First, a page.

Every business owner experiences a slump in sales. Sometimes it happens in a short spurt and other times it can last a season and you may be worried that your business will not recover. One strategy that seems to be common across all industries is to have a sale. Lower your prices and then people will start buying again. This method can work for the short-term and when you want to move inventory or need some cash flow, but you should not rely on discounts alone to drive your long-term sales.
Pricing is psychological. Nothing has a fixed value except in the perception of the seller and the consumer. Before you discount your services or products, you should ask yourself these three critical questions to make sure you are clear on your pricing strategy.
1. Who is my ideal customer?
For many years I lowered or raised my pricing based on the feedback I received from customers. If I received too many complaints that our prices were too high, I would reduce the price to make it “reasonable” for everyone. I treated all of my prospects equal and did not separate them from ideal customer to non-ideal customer.
You need to identify who your ideal customer is and what they would want in your product or service. If you are a mass market product, it may make sense to have lower prices for high volume. If your goal is to draw in high income customers, such as niche market or boutique offering, then you don’t want to offer basement pricing. Your perceived value will be low-end which is not appealing to high income customers.
Instead of changing pricing, focus on marketing to your target audience and create the perceived value that will drive them to buy from you.
2. Am I pricing my services based on my competition?
The biggest mistake I made when determining pricing was to compare myself to the competition. I would watch what others were charging and then think that is what was “reasonable” rate for our company. The problem with this is back to question number one, they were targeting a different ideal client.
While your services or products may fall into the same industry, remember that each industry has different markets. You can go to a drugstore and buy a store brand of shampoo for $3-5 or you can go to your salon and get a higher quality shampoo for $30-50.
Keep in mind, a different type of customer will have different value expectations. A low-end customer values saving money and a high-end customer values quality and is willing invest in it.
3. Instead of reducing the price, how can I add a higher perceived value on my service or product?
When I get a pedicure at a cheaper nail salon, the service is mediocre. They charge $25 but are loud and you feel like you are on an assembly line in a factory. When I went to a spa to get the same pedicure, they had me in a quiet private room with soothing meditative music, warm towels, longer foot massage and I felt like a princess. The spa pedicure cost $45, almost double the price. Some people would choose the low-end, while I personally would pay extra for the nurturing experience.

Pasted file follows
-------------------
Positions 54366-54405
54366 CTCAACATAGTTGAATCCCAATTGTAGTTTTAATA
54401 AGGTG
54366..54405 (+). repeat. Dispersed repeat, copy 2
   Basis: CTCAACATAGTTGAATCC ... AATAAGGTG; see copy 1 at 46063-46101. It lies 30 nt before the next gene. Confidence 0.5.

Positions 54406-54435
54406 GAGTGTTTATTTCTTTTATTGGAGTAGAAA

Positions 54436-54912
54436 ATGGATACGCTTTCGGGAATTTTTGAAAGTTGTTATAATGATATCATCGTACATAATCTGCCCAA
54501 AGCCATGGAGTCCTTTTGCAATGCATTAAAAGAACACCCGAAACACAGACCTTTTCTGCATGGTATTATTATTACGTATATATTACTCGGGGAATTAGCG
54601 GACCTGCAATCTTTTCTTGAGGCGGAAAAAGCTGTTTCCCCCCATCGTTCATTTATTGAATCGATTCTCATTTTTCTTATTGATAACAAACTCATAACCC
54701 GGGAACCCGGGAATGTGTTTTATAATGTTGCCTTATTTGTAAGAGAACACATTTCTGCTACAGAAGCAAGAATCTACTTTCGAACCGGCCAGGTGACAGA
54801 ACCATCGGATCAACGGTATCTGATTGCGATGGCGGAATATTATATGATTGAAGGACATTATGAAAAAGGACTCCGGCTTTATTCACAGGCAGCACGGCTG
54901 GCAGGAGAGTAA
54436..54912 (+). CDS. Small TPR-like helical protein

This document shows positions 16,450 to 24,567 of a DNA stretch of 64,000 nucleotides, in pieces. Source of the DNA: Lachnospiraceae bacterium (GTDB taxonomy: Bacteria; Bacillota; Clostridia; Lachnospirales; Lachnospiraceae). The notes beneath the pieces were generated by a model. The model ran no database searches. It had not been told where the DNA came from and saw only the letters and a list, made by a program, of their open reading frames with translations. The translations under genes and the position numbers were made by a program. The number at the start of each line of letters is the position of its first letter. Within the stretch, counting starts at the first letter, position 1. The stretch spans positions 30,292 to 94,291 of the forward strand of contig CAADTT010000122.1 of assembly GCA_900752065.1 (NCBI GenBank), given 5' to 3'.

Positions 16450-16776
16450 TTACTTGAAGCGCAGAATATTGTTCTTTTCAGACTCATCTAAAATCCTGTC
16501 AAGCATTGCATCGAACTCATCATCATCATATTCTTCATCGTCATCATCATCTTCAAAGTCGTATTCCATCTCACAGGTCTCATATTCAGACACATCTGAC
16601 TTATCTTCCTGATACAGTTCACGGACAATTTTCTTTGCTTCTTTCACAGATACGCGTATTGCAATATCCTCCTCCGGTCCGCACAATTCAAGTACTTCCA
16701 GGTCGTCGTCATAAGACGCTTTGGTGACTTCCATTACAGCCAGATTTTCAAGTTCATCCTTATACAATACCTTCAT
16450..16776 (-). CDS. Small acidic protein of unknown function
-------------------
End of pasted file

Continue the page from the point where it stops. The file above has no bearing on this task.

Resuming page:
There are many ways to keep or increase your pricing if you add more value. Think of other add-ons you can bring to the product or service that are low-cost to you but have a high-perceived value for your customer. One example you can try are personal phone calls or emails or thank you letters from you or someone on your team after the service or purchase to check in with the customer. Think of a product that compliments the service or product that can be packaged in with the purchase. You can also change up how you deliver the service or product, nicer packaging or customization.
4. How can my bottom line grow if I increased my prices?
This is the million-dollar question — literally. Asking this question can dramatically change your business. If you offered a service for $100, you would have to find 10 people to make $500. If you offered that same service but with some added value for $500, you would only need 1 customer to make the same amount of revenue. Less volume, higher revenue and the customers will get better, more attentive service.
One thing I learned over the years is that it is actually easier to sell a higher value product or service than a lower value one. If you think of the psychology of a bargain hunter, they are always looking for deals and do not care about value. They will question your $100 service and probably be unhappy with it.
A high-value customer feels good about investing at a higher level. They want to best service, not the cheapest service. With some exceptions, these customers are easier to work with, appreciate the service more and are more loyal than the bargain hunters always looking for the next deal.
While it may feel safer and more comfortable to lower prices, to grow as a business owner and a company you should consider raising your prices. Price increases will have a great psychological impact on your confidence and the value you provide to your customer. You will drive more revenue with less effort, serve the right people and be much happier.